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Canada’s anti-scab legislation edges forward


By Leo Ryan, Editor

After unanimously passing second reading in the House of Commons on Tuesday, the government’s anti-scab legislation banning the use of replacement workers during a strike or lockout in federally-regulated industries – including ports and railways – has moved closer to eventual passage. It now goes for further study before parliament’s Human Resources Committee, where suggested changes cannot be excluded.

Bill C-58 is a key feature of the Supply and Confidence Agreement struck in 2022 between the minority Liberal Party and the New Democratic Party. Apart from the Liberal and NDP members of the House of Commons, the opposition Conservatives led by Pierre Poilievre also voted in favour of the bill – thereby clarifying publicly for the first time its position since the bill was introduced last November.

“We are mid-way through a monumental change in labour relations,” stated Labour Minister Seamus O’Regan after the second reading vote.

“We are banning replacement workers because we believe in collective bargaining,” Mr. O’Regan said.

“At the end of the day, we here are convinced that this will lead to greater stability for our supply chains, as well as a huge improvement for workers’ rights in this country.”

“This is an important day for workers across Canada as anti-scab legislation moves closer to becoming law,” said NDP leader Jagmeet Singh. “More than ever, workers need security, and bargaining power to fight for fair wages and better working conditions. Left on their own, the Liberals would have taken the side of the bosses and not have introduced this bill. The NDP forced them to do it.’’

For its part, the Canadian Union of Public Employees commented that “while we are pleased that the legislation is moving forward, it’s not perfect. There are loopholes still that employers can use to undermine workers’ rights, and we are asking that those be closed.”

Nine anti-scab bills have been introduced by the NDP over the past 15 years. In 2016, when such legislation finally came to a vote, 140 Liberals and 76 Conservatives voted to block it.

On the marine industry front in the past few years, unionized docker strikes at the British Colombia ports of Vancouver and Prince Rupert (summer 2023) and Montreal (2020 and 2021) disrupted billions of dollars of trade and wreaked havoc on supply chains. But the Port of Quebec has been the scene of a rare and prolonged lockout, with 80 longshore workers locked out by employers since September of 2022.

In Canada, for a number of years only Quebec and British Columbia have labour legislation which prohibits employers from replacing striking or locked-out workers. But it applies only to provincially-regulated workplaces and does not apply to sectors under federal jurisdiction.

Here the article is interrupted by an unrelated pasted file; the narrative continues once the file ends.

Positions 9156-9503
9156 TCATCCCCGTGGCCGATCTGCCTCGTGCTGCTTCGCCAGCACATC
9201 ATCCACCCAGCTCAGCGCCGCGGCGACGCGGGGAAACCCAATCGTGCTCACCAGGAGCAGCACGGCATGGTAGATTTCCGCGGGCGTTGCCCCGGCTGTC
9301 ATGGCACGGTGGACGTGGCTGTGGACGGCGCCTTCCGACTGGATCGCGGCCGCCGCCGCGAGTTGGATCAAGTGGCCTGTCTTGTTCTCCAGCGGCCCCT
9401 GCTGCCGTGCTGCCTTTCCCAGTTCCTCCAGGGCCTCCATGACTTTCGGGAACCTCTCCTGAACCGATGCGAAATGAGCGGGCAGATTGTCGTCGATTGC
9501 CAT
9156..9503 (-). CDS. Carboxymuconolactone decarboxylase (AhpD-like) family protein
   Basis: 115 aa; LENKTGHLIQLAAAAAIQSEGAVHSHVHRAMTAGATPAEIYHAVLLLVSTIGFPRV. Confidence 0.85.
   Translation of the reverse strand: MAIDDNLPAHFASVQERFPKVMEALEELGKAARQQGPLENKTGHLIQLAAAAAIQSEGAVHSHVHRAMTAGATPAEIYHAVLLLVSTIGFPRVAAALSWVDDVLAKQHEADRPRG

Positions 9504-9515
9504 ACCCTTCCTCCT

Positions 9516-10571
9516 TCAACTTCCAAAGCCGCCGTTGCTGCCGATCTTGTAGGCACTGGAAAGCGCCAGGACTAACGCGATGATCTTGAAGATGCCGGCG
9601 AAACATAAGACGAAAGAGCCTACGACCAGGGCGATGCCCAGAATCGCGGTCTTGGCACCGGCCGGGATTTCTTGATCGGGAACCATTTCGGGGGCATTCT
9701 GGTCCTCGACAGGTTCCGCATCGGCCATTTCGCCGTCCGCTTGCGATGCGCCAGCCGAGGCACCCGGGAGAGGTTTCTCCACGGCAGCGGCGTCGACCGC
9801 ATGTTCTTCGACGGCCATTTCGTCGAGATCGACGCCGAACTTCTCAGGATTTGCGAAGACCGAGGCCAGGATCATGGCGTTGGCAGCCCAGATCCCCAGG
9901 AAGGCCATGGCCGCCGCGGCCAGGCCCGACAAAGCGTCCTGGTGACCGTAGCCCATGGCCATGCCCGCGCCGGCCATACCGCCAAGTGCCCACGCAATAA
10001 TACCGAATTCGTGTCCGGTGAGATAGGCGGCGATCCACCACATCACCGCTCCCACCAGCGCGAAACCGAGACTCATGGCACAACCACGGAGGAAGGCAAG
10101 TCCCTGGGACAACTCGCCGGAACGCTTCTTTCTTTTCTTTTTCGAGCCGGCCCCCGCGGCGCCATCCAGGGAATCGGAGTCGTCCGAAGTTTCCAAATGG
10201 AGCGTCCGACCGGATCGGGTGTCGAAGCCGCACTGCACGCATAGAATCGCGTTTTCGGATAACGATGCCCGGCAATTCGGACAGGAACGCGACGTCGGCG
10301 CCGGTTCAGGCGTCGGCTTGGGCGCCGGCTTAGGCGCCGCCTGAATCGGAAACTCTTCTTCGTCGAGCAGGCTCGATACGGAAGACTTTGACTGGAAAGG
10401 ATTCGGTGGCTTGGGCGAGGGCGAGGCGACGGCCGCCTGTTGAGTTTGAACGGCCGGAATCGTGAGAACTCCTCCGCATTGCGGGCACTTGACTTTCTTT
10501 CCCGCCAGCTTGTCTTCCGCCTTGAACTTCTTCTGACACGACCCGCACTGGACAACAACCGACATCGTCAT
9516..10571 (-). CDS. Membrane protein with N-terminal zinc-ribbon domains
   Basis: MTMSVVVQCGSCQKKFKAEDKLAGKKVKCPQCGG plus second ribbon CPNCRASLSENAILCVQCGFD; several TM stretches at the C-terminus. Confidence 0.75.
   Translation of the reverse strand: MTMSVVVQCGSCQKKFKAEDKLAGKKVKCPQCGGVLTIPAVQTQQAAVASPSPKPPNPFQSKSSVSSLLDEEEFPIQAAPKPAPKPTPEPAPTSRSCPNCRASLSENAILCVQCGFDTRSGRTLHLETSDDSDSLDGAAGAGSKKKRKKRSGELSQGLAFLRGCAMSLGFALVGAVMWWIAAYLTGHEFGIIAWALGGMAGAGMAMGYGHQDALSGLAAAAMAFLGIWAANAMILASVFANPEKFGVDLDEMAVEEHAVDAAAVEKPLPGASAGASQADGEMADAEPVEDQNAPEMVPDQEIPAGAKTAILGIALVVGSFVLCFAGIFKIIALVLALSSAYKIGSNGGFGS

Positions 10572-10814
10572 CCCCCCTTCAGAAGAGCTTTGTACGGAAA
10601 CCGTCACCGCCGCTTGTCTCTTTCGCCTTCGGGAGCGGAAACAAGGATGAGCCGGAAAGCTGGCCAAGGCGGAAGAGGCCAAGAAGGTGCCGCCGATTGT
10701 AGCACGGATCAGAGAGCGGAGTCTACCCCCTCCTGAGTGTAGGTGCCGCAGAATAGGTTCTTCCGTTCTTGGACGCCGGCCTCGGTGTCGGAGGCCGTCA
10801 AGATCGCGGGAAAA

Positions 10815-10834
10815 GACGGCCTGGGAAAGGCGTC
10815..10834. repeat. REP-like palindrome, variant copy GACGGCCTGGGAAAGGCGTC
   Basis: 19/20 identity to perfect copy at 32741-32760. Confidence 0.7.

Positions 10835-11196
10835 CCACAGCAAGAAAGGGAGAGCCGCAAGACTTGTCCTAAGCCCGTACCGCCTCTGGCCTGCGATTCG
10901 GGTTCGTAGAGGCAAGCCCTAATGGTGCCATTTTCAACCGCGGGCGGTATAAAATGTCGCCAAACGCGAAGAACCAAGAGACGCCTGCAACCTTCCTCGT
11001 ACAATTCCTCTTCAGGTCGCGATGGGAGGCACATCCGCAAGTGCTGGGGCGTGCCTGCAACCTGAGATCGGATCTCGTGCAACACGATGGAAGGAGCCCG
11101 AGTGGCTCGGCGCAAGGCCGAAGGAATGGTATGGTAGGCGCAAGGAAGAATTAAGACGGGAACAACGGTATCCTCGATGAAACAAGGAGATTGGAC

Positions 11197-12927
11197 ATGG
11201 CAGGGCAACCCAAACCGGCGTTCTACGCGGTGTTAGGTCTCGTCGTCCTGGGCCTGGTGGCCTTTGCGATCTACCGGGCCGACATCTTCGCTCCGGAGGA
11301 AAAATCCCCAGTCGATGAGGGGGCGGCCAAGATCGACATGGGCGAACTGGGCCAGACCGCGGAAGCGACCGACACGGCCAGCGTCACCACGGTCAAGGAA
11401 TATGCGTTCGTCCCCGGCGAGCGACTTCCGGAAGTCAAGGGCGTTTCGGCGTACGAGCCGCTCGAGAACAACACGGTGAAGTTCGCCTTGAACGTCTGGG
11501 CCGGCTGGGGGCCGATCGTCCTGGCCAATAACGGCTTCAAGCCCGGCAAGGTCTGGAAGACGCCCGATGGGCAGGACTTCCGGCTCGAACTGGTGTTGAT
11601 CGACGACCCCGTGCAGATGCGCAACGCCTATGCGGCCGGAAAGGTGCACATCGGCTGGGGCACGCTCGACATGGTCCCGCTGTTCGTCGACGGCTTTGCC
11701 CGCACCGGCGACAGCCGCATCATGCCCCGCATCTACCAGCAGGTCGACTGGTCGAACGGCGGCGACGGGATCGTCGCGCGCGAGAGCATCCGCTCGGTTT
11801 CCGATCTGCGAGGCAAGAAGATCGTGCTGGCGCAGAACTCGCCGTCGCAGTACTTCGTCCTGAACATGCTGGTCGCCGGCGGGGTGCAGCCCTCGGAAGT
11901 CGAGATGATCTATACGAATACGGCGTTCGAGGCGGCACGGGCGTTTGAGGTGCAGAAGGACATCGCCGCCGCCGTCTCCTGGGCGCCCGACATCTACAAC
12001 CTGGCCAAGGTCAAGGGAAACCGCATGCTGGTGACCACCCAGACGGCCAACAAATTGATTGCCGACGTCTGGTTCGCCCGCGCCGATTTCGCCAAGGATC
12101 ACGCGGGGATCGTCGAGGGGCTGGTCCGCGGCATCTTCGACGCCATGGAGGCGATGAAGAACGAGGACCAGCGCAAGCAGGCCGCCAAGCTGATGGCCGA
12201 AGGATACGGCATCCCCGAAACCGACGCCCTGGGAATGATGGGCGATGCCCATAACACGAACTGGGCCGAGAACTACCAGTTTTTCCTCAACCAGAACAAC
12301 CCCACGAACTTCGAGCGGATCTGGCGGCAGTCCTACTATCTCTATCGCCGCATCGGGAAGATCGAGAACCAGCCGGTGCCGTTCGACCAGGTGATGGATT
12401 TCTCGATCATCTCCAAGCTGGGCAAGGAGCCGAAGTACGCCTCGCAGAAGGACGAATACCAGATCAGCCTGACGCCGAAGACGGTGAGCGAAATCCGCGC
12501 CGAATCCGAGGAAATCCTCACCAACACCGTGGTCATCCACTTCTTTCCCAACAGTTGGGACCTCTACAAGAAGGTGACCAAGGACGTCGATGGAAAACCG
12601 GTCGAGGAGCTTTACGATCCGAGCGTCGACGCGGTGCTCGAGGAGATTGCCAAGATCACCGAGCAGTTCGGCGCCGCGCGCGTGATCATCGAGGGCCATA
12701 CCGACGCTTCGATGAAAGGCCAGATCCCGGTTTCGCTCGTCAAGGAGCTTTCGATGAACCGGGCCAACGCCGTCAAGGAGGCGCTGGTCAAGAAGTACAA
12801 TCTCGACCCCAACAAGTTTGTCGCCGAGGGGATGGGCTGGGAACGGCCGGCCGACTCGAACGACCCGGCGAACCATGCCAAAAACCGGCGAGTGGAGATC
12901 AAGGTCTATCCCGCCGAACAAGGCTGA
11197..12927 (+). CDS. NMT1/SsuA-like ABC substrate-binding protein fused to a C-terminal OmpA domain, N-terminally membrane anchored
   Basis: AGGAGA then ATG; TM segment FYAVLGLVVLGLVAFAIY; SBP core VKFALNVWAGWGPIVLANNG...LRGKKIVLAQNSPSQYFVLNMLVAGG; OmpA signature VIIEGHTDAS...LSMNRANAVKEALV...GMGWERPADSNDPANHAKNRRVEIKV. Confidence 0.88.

What critics see as a distinctly cumbersome feature of the proposed legislation is the clause that it will only come into force 18 months after it obtains final passage– purportedly to give the agencies involved sufficient time to adopt to the new regulations. This puts the timing of implementation to within months of the next scheduled federal election in 2025.

The long-anticipated ‘anti-scab’ legislation recently drew rapid approval from labour union circles but also sharp criticism from industry groups ranging from small business to manufacturers and grain exporters.

Shipper and business perspectives

Perrin Beatty, President of the Canadian Chamber of Commerce, has pointed out that, though not often used, replacement workers permit organizations in sectors like trucking, rail, ports, telecom and air to preserve critical services.

The Canadian Federation of Independent Business (CFIB) has labelled Bill C-58 as “terrible news for small businesses.”

“If passed, this bill could prolong the duration of strikes and increase their frequency,” commented Jasmin Guenette, CFIB’s vice-president. “There’s a reason why similar bills were always voted down. They put too much power in the hands of large unions, and they are a threat to the economy as a whole. It looks like this bill is introduced for political reasons and not because it’s necessary.”

In a recent interview with Maritime Magazine, offering national shipper perspectives, concerns and amendment suggestions was Bob Ballantyne, Special Adviser to the Freight Management Association of Canada (FMA). The broad-based industry association represents more than 100 companies that purchase more than $4 billion in freight services annually.

“While the FMA respects the rights of workers, there does have to be consideration of the impacts of work stoppages in many industries that are critical to the functioning of the Canadian economy and the resulting broad impacts on Canadian society,” he said, adding: “We saw that in the recent strike at the west coast ports.”

“Many of the industries that will be impacted by Bill C-58, including all transportation modes, are industries that are vital to the functioning of the Canadian economy and to the health and well-being of virtually all Canadian citizens,” Mr. Ballantyne continued.

“It is vital that the government consider the balance between the rights of workers and the rights of Canadian society, more broadly.  With this in mind, we think that the government should consider amendments, either to Bill C-58, or to the Canada Labour Code that will address the need to protect the broad Canadian society during work stoppages.”

(Dreamstime photo of Parliament of Canada and Unifor union photo showing lock-out dockers demonstrating at Port of Quebec)